`The Toll of Climate Change on California Olive Oil - Olive Oil Times

The Toll of Climate Change on California Olive Oil

By Marcel E. Moran
Jan. 14, 2014 08:27 UTC

Winter storms over the hol­i­day sea­son no longer just make us think of flight can­cel­la­tions and school clos­ings, but also how cli­mate change bears its face in the increase of seri­ous weather and extreme tem­per­a­ture shifts. This is par­tic­u­larly rel­e­vant for agri­cul­ture, and has changed the way farm­ers and ranch­ers in California, as well as the rest of the coun­try, con­sider how, when, and where they plant their crops.

The most imme­di­ate issue for the olive affected by cli­mate change is rain­fall. For California, 2013 was the dri­est year on record since such num­bers have been kept, dat­ing back over 150 years. Less rain­fall means stunted olive oil pro­duc­tion, with few options for farm­ers when water prices remain high. This per­tains to the bulk of American olive oil pro­duc­tion, con­sid­er­ing that 90 per­cent of olives grown domes­ti­cally come from California.

This lack of rain, and the low har­vest num­bers that may fol­low stand in stark con­trast to 2012, when wide­spread drought in Europe sent EU olive oil prices soar­ing, sit­u­at­ing California grow­ers with the chance to grab mar­ket share in the heart of the Old World.

The Pacific Institute, an orga­ni­za­tion that con­ducts research on sus­tain­able alter­na­tives reported that reg­u­lated deficit irri­ga­tion, in which irri­ga­tion is applied dur­ing the most drought-sen­si­tive growth stages of a crop, can sig­nif­i­cantly reduce water use, might be appro­pri­ate for use on olive ranches.

Extremes in tem­per­a­ture, which are also grow­ing in fre­quency, pose grave risks to a olives as well. In 1998, severe cold tem­per­a­tures caused sig­nif­i­cant losses for olives in California, and was espe­cially dam­ag­ing to cit­rus fields. Olive trees can nor­mally han­dle brief cold snaps, but sub- freez­ing tem­per­a­tures that last longer than a few hours will dam­age new, small branches, and may pre­vent fruit pro­duc­tion.

The vari­abil­ity in chill­ing hours, which gar­ner less atten­tion than frost, are equally impor­tant to over­all olive vital­ity. Dennis Baldocchi, a pro­fes­sor in the Department of Environmental Science, Policy, and Management at UC Berkeley has pub­lished research indi­cat­ing that accu­mu­lated win­ter chill hours are declin­ing in the grow­ing regions of California, which affects a range of crops from olives to plums to almonds. A sub­stan­tial amount of chill­ing hours (between 32 and 45 degrees Fahrenheit) are nec­es­sary for olive flower bud devel­op­ment, which facil­i­tate the plant’s move­ment out of its veg­e­ta­tive state so fruit can be pro­duced.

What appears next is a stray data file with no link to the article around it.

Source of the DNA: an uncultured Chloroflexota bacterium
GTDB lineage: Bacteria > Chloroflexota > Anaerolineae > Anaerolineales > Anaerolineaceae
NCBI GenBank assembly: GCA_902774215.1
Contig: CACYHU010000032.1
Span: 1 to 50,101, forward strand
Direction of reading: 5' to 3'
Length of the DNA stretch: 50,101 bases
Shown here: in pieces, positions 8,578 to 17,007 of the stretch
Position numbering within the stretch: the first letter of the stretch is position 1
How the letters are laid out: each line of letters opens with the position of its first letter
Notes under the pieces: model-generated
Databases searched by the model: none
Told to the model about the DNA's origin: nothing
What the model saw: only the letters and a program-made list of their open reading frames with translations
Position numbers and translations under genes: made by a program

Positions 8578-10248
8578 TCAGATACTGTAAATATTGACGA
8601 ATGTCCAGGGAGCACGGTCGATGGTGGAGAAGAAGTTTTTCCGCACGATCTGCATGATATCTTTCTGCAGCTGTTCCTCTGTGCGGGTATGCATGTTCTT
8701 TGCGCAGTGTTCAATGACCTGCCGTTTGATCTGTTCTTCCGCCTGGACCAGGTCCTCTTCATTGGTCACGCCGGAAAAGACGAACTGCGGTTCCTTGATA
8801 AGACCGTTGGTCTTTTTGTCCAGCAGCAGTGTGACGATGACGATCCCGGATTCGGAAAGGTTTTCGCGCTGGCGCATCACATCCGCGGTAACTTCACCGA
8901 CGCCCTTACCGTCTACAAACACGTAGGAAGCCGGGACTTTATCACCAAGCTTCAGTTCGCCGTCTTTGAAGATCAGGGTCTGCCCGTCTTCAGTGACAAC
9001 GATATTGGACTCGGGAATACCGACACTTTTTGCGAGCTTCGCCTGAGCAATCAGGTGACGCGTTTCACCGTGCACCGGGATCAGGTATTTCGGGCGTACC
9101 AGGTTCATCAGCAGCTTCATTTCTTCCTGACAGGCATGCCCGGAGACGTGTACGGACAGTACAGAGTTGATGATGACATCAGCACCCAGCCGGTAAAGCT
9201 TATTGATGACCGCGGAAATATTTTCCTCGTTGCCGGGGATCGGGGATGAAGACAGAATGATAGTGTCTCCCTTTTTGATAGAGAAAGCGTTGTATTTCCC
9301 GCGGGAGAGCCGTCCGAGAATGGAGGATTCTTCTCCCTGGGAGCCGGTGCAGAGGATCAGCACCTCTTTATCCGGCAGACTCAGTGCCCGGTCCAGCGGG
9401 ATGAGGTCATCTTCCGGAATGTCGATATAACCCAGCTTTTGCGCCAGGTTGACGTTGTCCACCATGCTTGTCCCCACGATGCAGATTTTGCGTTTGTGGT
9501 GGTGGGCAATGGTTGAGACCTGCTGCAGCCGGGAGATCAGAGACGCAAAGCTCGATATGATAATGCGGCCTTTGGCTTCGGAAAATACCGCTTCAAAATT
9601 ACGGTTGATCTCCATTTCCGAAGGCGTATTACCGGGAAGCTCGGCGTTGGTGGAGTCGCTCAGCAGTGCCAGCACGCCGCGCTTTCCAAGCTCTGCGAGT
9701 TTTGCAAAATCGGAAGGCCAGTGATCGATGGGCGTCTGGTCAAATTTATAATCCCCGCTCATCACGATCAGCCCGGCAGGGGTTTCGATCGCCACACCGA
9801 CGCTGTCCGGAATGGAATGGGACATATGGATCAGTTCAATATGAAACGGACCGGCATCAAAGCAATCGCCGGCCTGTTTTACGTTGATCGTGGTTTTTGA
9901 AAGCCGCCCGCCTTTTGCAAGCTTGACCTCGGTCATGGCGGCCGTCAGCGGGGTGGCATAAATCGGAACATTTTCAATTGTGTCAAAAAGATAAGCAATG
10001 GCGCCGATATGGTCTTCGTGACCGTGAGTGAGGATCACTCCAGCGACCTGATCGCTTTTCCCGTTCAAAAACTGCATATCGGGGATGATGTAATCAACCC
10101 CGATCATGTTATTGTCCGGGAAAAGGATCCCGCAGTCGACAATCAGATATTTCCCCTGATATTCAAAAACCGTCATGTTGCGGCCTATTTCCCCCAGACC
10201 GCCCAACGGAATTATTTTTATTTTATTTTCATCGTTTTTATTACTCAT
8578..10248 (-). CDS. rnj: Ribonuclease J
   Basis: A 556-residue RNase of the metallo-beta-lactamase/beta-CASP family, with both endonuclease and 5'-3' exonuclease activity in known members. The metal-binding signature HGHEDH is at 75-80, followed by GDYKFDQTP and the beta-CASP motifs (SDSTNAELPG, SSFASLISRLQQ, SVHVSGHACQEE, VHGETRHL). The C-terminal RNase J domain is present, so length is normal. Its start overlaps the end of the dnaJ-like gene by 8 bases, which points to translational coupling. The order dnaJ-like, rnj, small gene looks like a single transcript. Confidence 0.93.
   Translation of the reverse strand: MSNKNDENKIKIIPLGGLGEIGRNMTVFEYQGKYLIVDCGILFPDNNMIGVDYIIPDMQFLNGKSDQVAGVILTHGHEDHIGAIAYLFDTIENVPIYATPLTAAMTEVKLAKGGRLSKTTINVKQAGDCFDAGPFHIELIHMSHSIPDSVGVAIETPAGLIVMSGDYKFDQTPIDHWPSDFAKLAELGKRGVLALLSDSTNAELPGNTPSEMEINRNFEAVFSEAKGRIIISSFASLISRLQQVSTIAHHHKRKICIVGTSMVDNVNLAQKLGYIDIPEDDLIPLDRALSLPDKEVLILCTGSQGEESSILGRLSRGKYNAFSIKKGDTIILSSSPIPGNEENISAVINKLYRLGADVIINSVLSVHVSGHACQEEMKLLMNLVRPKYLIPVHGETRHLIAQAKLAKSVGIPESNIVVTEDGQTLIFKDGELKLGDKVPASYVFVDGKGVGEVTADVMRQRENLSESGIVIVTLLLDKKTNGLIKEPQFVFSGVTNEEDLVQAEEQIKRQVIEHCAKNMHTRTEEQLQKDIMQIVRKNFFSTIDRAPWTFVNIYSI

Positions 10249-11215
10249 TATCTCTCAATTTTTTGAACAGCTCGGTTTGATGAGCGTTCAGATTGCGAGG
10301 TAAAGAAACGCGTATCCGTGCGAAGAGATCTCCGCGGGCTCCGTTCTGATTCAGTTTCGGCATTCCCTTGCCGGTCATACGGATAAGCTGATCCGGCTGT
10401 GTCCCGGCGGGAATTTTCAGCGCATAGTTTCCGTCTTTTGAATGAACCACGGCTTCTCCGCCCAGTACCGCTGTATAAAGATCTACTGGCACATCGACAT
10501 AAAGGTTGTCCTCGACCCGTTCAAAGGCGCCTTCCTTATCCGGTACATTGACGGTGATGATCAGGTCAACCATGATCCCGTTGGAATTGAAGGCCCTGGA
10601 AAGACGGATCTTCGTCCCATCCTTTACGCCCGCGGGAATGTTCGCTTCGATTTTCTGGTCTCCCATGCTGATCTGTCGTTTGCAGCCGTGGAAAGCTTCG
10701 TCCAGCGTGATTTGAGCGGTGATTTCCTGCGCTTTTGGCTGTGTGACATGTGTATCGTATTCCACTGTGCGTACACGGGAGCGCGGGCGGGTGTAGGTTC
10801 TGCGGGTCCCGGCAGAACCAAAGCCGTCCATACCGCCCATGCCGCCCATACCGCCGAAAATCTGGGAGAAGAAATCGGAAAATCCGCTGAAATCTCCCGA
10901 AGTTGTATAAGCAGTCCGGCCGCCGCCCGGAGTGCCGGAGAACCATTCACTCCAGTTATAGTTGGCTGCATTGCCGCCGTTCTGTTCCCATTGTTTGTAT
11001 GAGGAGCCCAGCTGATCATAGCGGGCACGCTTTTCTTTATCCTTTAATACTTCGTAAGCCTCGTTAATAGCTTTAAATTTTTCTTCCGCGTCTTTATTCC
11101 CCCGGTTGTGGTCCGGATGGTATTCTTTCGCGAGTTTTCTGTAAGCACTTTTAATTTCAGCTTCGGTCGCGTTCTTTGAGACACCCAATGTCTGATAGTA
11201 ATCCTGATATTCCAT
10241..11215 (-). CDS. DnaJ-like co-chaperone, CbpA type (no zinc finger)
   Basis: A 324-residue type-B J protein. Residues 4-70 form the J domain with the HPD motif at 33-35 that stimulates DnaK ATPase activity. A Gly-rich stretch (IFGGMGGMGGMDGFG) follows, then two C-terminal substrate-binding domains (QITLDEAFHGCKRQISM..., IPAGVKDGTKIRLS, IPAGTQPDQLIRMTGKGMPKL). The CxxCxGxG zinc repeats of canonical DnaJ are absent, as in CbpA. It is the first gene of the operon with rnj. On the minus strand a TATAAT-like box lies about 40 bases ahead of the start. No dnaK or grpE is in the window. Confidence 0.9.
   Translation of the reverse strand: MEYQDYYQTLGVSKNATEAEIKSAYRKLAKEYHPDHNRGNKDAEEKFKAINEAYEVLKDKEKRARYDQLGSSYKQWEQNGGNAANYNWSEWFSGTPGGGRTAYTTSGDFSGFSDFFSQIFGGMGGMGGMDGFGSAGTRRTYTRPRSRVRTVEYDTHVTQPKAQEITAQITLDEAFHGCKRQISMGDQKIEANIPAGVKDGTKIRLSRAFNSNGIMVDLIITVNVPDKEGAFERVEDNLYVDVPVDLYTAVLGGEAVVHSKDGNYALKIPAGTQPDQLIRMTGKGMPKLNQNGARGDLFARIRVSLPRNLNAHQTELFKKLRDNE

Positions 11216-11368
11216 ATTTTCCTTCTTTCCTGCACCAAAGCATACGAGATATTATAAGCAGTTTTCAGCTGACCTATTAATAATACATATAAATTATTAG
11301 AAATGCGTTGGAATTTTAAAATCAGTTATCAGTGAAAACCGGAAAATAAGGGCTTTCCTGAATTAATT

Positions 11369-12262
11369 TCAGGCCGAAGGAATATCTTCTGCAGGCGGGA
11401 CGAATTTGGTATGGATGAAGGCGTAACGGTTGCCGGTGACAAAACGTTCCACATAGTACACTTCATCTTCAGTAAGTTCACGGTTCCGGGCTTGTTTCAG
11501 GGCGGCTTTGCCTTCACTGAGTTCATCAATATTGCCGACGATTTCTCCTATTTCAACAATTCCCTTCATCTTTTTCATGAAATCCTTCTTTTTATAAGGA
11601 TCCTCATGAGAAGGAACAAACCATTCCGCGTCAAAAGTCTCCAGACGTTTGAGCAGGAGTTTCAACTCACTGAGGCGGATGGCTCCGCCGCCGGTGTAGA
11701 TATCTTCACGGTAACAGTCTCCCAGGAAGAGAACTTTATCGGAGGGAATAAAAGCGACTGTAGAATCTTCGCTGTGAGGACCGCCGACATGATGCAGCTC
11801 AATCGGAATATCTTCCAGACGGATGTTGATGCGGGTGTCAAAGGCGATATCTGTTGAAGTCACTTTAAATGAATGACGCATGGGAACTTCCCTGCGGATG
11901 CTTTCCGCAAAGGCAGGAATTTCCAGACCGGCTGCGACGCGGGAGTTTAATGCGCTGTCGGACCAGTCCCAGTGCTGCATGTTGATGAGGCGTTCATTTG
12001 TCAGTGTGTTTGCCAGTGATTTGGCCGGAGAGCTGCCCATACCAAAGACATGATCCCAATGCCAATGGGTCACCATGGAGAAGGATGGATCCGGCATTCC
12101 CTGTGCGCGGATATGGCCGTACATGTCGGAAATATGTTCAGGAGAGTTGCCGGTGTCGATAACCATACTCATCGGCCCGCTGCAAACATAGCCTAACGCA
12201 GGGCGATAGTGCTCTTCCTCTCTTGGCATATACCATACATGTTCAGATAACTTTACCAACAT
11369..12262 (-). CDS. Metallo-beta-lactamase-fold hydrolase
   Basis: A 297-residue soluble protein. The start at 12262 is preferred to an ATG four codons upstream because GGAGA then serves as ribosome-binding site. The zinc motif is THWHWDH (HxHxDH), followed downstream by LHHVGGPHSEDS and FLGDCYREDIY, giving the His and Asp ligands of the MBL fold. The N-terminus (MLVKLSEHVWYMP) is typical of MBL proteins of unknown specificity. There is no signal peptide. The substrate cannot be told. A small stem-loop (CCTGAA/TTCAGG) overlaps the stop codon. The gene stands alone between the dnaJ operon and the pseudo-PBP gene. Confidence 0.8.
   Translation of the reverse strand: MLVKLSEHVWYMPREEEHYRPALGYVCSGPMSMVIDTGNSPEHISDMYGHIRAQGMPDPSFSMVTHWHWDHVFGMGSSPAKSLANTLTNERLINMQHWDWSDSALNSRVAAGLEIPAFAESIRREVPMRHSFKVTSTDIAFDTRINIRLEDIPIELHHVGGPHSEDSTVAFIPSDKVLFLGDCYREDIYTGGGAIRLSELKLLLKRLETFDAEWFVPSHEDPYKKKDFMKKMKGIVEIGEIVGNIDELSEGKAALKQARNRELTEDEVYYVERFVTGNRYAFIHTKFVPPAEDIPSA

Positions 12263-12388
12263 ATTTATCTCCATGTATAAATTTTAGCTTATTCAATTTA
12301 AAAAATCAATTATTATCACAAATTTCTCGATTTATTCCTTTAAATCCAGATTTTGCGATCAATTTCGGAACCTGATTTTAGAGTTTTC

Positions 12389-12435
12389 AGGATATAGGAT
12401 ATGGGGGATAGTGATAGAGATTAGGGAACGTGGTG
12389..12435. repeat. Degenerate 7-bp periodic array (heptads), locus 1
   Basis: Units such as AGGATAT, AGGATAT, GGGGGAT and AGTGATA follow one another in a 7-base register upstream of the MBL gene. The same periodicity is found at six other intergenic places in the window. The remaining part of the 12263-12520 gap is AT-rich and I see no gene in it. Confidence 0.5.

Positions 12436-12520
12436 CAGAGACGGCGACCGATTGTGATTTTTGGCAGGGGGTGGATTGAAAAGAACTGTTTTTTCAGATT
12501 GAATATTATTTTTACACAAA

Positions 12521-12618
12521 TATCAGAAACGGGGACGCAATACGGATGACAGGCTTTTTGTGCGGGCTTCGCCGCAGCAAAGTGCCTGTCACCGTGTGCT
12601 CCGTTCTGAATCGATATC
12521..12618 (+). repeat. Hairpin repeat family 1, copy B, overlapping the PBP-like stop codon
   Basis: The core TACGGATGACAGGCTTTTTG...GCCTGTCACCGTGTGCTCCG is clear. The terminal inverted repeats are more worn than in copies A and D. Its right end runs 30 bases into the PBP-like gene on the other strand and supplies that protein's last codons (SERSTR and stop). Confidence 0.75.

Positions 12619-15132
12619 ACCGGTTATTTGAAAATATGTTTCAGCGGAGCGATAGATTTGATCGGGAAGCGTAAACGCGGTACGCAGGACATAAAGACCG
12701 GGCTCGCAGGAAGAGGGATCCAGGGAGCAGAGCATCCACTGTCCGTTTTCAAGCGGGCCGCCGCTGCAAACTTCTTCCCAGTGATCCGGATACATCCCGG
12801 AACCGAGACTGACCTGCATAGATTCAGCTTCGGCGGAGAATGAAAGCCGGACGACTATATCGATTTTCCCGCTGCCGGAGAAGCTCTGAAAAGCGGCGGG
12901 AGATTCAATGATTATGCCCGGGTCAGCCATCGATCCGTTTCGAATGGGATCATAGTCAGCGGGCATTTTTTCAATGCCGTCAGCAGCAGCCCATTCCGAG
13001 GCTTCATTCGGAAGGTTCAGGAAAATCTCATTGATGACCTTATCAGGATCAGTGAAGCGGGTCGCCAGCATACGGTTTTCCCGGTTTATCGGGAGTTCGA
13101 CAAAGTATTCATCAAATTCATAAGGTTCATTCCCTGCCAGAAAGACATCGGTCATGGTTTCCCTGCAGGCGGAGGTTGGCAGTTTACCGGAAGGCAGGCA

Climate does not only affect olive trees directly, but chang­ing tem­per­a­tures also influ­ences insect diver­sity and fre­quency for a given area. A recent arti­cle in the University of California’s California Agriculture jour­nal reported that ris­ing car­bon diox­ide lev­els will exac­er­bate most insect and pest prob­lems in the State. This is par­tic­u­larly rel­e­vant to the olive fly, olive’s most noto­ri­ous and costly pest, but stud­ies show that this effect may actu­ally oper­ate in a counter-intu­itive way.

The olive fly, which was first detected in the US in 1998 out­side Los Angeles, can­not tran­si­tion from egg to adult under high sum­mer tem­per­a­tures, and exist­ing adults have reduced fly­ing abil­ity dur­ing such heat. In fact, some ranch­ers in California’s Sonoma and Napa coun­ties believe that last summer’s mild tem­per­a­tures are the rea­son for increased olive fly infes­ta­tions in the region, with­out stretches of sum­mer heat to reduce the fly pop­u­la­tion. Together, these effects cre­ate a com­plex web of our chang­ing cli­mate and olive oil pro­duc­tion, whose future will require fur­ther sci­en­tific research, care­ful mon­i­tor­ing, and in the end, some rain.


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